How to fix an Unbalanced Dataset

We explain several alternative ways to handle imbalanced datasets, including different resampling and ensembling methods with code examples.

By Will Badr, Amazon Web Services.

Classification is one of the most common machine learning problems. The best way to approach any classification problem is to start by analyzing and exploring the dataset in what we call Exploratory Data Analysis (EDA). The sole purpose of this exercise is to generate as many insights and information about the data as possible. It is also used to find any problems that might exist in the dataset. One of the common issues found in datasets that are used for classification is imbalanced classes issue.

What Is Data Imbalance?

Data imbalance usually reflects an unequal distribution of classes within a dataset. For example, in a credit card fraud detection dataset, most of the credit card transactions are not fraud and a very few classes are fraud transactions. This leaves us with something like 50:1 ratio between the fraud and non-fraud classes. In this article, I will use the credit card fraud transactions dataset from Kaggle which can be downloaded from here.

First, let’s plot the class distribution to see the imbalance.

As you can see, the non-fraud transactions far outweigh the fraud transactions. If we train a binary classification model without fixing this problem, the model will be completely biased. It also impacts the correlations between features and I will show you how and why later on.

Now, let’s cover a few techniques to solve the class imbalance problem. A notebook with the complete code can be found HERE

1- Resampling (Oversampling and Undersampling):

This is as intuitive as it sounds. Undersampling is the process where you randomly delete some of the observations from the majority class in order to match the numbers with the minority class. An easy way to do that is shown in the code below:

Undersampling the majority class

After undersampling the dataset, I plot it again and it shows an equal number of classes:

Balanced Dataset (Undersampling)

The second resampling technique is called, Oversampling. This process is a little more complicated than undersampling. It is the process of generating synthetic data that tries to randomly generate a sample of the attributes from observations in the minority class. There are a number of methods used to oversample a dataset for a typical classification problem. The most common technique is called SMOTE (Synthetic Minority Over-sampling Technique). In simple terms, it looks at the feature space for the minority class data points and considers its k nearest neighbours.


To code this in python, I use a library called imbalanced-learn or imblearn. The code below shows how to implement SMOTE.

Remember when I said how imbalanced data would affect the feature correlation? Let me show you the correlation before and after treating the imbalanced class.

Before Resampling:

The code below plots the correlation matrix between all the features.

# Sample figsize in inches
fig, ax = plt.subplots(figsize=(20,10))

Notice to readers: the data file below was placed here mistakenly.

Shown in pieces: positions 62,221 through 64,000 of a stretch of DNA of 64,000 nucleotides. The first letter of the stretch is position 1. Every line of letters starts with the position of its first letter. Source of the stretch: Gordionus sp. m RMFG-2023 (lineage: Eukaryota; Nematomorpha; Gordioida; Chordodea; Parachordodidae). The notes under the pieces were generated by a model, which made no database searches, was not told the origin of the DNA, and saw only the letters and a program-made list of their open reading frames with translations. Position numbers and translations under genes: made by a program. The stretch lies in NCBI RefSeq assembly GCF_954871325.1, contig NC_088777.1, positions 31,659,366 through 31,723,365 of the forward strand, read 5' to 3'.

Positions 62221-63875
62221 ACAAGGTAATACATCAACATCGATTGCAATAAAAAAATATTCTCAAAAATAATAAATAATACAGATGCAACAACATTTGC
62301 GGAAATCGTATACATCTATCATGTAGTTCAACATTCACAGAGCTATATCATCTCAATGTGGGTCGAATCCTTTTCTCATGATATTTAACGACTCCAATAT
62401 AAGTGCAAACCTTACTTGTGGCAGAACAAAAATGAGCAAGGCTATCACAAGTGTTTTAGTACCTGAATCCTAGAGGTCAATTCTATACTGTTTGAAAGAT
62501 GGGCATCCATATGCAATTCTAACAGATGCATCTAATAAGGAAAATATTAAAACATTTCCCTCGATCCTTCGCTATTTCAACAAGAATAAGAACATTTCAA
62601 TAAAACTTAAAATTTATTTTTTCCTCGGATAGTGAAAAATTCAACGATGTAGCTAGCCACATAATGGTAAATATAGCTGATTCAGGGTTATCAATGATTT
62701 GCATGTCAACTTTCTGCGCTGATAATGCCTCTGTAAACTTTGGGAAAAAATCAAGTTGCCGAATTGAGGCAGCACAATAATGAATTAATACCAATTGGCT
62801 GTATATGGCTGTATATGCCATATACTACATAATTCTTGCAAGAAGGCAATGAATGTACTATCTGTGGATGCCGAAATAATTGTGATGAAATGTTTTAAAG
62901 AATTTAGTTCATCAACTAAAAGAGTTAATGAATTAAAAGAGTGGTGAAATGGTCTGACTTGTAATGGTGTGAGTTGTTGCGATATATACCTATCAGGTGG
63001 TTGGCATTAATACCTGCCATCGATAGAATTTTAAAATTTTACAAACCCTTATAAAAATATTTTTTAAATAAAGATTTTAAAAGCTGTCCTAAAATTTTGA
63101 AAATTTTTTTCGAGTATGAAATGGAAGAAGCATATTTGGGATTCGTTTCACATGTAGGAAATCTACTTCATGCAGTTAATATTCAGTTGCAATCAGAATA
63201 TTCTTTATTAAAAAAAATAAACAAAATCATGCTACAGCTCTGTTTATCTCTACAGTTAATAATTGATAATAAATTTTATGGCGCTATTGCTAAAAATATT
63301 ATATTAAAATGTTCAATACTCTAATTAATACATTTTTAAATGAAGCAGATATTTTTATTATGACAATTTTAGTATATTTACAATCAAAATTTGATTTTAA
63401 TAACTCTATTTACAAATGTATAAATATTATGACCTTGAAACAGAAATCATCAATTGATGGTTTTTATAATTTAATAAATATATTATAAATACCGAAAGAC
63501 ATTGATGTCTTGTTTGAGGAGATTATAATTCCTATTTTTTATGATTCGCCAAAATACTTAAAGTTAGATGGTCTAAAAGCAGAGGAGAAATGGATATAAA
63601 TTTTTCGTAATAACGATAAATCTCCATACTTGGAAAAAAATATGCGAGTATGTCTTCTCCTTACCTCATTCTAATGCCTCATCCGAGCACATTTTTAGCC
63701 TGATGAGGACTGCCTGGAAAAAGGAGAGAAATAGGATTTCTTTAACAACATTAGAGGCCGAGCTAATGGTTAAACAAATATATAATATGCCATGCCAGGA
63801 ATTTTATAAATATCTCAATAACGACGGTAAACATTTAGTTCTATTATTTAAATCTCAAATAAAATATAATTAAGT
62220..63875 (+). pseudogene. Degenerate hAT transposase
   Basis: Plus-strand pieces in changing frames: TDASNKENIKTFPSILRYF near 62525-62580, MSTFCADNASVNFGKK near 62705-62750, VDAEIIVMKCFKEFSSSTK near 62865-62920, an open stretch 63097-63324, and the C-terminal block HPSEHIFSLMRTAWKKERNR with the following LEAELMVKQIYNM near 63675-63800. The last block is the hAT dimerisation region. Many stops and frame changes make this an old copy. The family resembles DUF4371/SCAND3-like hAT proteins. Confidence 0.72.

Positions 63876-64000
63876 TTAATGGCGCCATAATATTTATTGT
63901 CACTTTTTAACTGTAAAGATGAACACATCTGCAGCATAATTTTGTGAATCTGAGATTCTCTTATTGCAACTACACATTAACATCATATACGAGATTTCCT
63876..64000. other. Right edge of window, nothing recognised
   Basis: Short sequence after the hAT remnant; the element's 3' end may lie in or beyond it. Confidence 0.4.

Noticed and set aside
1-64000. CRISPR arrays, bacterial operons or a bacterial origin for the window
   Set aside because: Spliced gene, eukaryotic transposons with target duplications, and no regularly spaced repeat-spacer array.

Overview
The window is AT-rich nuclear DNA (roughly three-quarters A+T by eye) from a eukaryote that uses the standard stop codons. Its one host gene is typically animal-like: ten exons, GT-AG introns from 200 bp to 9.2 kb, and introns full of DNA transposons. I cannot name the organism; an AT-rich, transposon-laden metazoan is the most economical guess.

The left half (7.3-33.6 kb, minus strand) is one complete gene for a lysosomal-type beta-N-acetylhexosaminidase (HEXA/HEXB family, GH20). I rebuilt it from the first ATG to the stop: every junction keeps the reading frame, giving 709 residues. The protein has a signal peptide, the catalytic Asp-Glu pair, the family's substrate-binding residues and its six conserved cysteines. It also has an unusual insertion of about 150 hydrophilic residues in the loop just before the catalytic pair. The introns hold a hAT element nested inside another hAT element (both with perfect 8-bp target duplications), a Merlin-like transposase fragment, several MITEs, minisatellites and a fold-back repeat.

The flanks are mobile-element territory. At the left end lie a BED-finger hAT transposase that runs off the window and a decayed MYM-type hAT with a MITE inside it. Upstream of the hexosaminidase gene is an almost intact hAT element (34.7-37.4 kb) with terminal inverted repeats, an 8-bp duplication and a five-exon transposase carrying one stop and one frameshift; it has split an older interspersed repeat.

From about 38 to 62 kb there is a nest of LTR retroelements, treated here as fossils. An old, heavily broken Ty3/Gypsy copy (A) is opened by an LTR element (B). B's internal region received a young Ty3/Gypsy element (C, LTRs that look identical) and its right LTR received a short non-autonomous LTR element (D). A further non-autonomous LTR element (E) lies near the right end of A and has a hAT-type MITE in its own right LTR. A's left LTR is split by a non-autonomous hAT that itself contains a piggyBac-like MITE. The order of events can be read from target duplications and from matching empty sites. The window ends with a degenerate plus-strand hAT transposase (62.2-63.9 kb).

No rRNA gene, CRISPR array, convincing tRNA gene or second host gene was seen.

# Imbalanced DataFrame Correlation
corr = credit_df.corr()
sns.heatmap(corr, cmap='YlGnBu', annot_kws={'size':30}, ax=ax)
ax.set_title("Imbalanced Correlation Matrix", fontsize=14)

After Resampling:

Notice that the feature correlation is much more obvious now. Before fixing the imbalance problem, most of the features did not show any correlation which would definitely have impacted the performance of the model. Since the feature correlation really matters to the overall model’s performance, it is important to fix the imbalance as it will also impact the ML model performance.

2- Ensembling Methods (Ensemble of Sampler):

In Machine Learning, ensemble methods use multiple learning algorithms and techniques to obtain better performance than what could be obtained from any of the constituent learning algorithms alone. (Yes, just like a democratic voting system). When using ensemble classifiers, bagging methods become popular and it works by building multiple estimators on a different randomly selected subset of data. In the scikit-learn library, there is an ensemble classifier namedBaggingClassifier. However, this classifier does not allow to balance each subset of data. Therefore, when training on imbalanced data set, this classifier will favour the majority classes and create a biased model.

In order to fix this, we can use BalancedBaggingClassifier from imblearn library. It allows the resampling of each subset of the dataset before training each estimator of the ensemble. Therefore, BalancedBaggingClassifier takes the same parameters as the scikit-learn BaggingClassifierin addition to two other parameters, sampling_strategy and replacement which control the behaviour of the random sampler. Here is some code that shows how to do this:

Train Imbalanced Dataset using Ensembling Samplers

That way, you can train a classifier that will handle the imbalance without having to undersample or oversample manually before training.

In Conclusion, everyone should know that the overall performance of ML models built on imbalanced datasets, will be constrained by its ability to predict rare and minority points. Identifying and resolving the imbalance of those points is crucial to the quality and performance of the generated models.

Original. Reposted with permission.

Bio: Will Badr is an experienced Senior Technical Account Manager with a demonstrated history of working in the information technology and services industry. Focusing on the Artificial Intelligence and Machine Learning Profile and spreading the innovation culture.